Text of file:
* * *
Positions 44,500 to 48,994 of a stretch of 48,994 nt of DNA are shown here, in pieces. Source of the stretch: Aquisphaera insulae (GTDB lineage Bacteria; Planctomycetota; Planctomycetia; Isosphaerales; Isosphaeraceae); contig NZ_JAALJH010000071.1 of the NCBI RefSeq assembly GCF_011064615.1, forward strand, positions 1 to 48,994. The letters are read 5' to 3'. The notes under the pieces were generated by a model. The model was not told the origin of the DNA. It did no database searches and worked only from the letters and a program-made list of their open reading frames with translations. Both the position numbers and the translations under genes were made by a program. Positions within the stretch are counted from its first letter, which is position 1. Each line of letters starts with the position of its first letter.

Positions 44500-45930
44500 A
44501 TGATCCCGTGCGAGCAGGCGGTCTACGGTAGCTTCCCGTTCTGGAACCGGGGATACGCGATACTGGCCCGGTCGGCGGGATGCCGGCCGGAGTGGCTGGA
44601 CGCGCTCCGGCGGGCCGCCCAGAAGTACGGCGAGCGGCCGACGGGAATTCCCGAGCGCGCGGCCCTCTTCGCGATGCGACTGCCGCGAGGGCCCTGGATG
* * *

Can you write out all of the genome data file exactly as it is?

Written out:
Positions 44,500 to 48,994 of a stretch of 48,994 nt of DNA are shown here, in pieces. Source of the stretch: Aquisphaera insulae (GTDB lineage Bacteria; Planctomycetota; Planctomycetia; Isosphaerales; Isosphaeraceae); contig NZ_JAALJH010000071.1 of the NCBI RefSeq assembly GCF_011064615.1, forward strand, positions 1 to 48,994. The letters are read 5' to 3'. The notes under the pieces were generated by a model. The model was not told the origin of the DNA. It did no database searches and worked only from the letters and a program-made list of their open reading frames with translations. Both the position numbers and the translations under genes were made by a program. Positions within the stretch are counted from its first letter, which is position 1. Each line of letters starts with the position of its first letter.

Positions 44500-45930
44500 A
44501 TGATCCCGTGCGAGCAGGCGGTCTACGGTAGCTTCCCGTTCTGGAACCGGGGATACGCGATACTGGCCCGGTCGGCGGGATGCCGGCCGGAGTGGCTGGA
44601 CGCGCTCCGGCGGGCCGCCCAGAAGTACGGCGAGCGGCCGACGGGAATTCCCGAGCGCGCGGCCCTCTTCGCGATGCGACTGCCGCGAGGGCCCTGGATG